It’s become something of a tradition that a bunch of us (Rivqa, Elizabeth, Lyss, and Alex) get together to play a tabletop RPG at cons. We started with Elizabeth running Dungeon World at Conflux 12, then Alex with Feng Shui 2 at Continuum 13, and Elizabeth with Monsterhearts at Conflux 13. We also had an out-of-season get-together (minus Alex, who was a piker for reasons I don’t recall) to introduce Rivqa’s daughter to the Wonderful World of TTRPGs, with Elizabeth running another session of Dungeon World.

Anyway, at Continuum 14, I dobbed myself in as GM, with the original intent of running a Changeling: the Dreaming game. Except the actual story I got into my head was designed for D&D, so I switched tracks to a 5e game.

5e is a lot crunchier than most of the other stuff we’ve played, and some of our players only play with our group, so I got everyone to do their character generation prior to to con. Which meant I could prepare with things like making sure the story fit the characters, and that I was bringing things like the right props (spell cards and so on).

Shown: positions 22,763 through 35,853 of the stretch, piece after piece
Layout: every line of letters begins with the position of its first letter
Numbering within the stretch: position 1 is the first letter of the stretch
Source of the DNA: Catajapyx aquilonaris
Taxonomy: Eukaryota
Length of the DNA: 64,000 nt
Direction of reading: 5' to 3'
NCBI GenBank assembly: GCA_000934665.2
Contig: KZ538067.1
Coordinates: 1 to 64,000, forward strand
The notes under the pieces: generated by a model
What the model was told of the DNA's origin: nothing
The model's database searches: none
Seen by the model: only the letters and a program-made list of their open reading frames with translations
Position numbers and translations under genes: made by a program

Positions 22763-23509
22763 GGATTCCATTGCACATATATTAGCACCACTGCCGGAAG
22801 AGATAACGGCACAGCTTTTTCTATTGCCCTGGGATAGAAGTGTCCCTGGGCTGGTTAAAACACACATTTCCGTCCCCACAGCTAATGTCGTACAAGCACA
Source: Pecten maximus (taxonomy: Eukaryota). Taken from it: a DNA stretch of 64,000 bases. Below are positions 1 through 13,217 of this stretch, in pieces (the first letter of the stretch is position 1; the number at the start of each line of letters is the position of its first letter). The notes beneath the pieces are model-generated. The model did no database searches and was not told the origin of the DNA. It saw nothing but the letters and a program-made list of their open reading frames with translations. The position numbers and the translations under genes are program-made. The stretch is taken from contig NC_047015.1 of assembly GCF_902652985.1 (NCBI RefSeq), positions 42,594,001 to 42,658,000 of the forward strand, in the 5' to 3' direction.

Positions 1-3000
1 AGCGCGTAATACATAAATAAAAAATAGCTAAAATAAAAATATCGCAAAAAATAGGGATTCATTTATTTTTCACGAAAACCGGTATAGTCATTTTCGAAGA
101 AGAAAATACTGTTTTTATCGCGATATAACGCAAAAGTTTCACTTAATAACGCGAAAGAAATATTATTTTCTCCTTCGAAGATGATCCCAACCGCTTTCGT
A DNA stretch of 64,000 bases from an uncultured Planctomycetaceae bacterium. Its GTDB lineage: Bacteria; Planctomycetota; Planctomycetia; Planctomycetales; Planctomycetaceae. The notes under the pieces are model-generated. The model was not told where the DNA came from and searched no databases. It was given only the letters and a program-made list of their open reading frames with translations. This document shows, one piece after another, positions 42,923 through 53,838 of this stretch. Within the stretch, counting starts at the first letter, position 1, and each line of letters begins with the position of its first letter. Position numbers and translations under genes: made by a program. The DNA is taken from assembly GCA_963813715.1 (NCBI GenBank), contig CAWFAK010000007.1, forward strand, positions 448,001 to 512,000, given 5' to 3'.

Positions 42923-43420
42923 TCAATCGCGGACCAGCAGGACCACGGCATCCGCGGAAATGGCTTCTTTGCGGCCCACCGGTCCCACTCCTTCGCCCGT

And, well. It also meant I could do some fun character sheets, which you can see above. The base sheet is from John Grümph, and I chose it because, a) I think it looks rad, and b) it’s one of the less “crunchy” feeling sheets; I think it manages to convey enough information without getting bogged down in too many stat blocks. I ended up printing out little four-page packs for everyone; character sheet on top, then a sheet describing their race/class/background abilities, a page of weapon stats (so I didn’t need to lug huge rule books around), and a note-taking sheet. I clipped them onto backing boards with a transparency sheet on top, with the idea that people could track stuff like HP on the transparency with whiteboard markers rather than having to write on their nice print-outs. I think it worked out pretty well, in the end, so high-five me.

The thing I did draw were the character portraits, sketched in pencil then inked in Procreate once I discovered how to use the smoothing setting. I cropped them for the character sheets but here are the full busts:

The game itself was kind of a “kidnapped and locked in a dungeon, now escape!” ontological mystery style thing. I wasn’t quite organised enough to design the final boss battle (time, where even does that go), and the group missed the tame-a-mimic-and-make-it-your-pet encounter which, I won’t lie, I was pretty bummed about. But all-in-all I think it went okay, the group escaped, no one died, and only one person was possessed by a demon. So, yanno. Not bad at all.

… Until next year!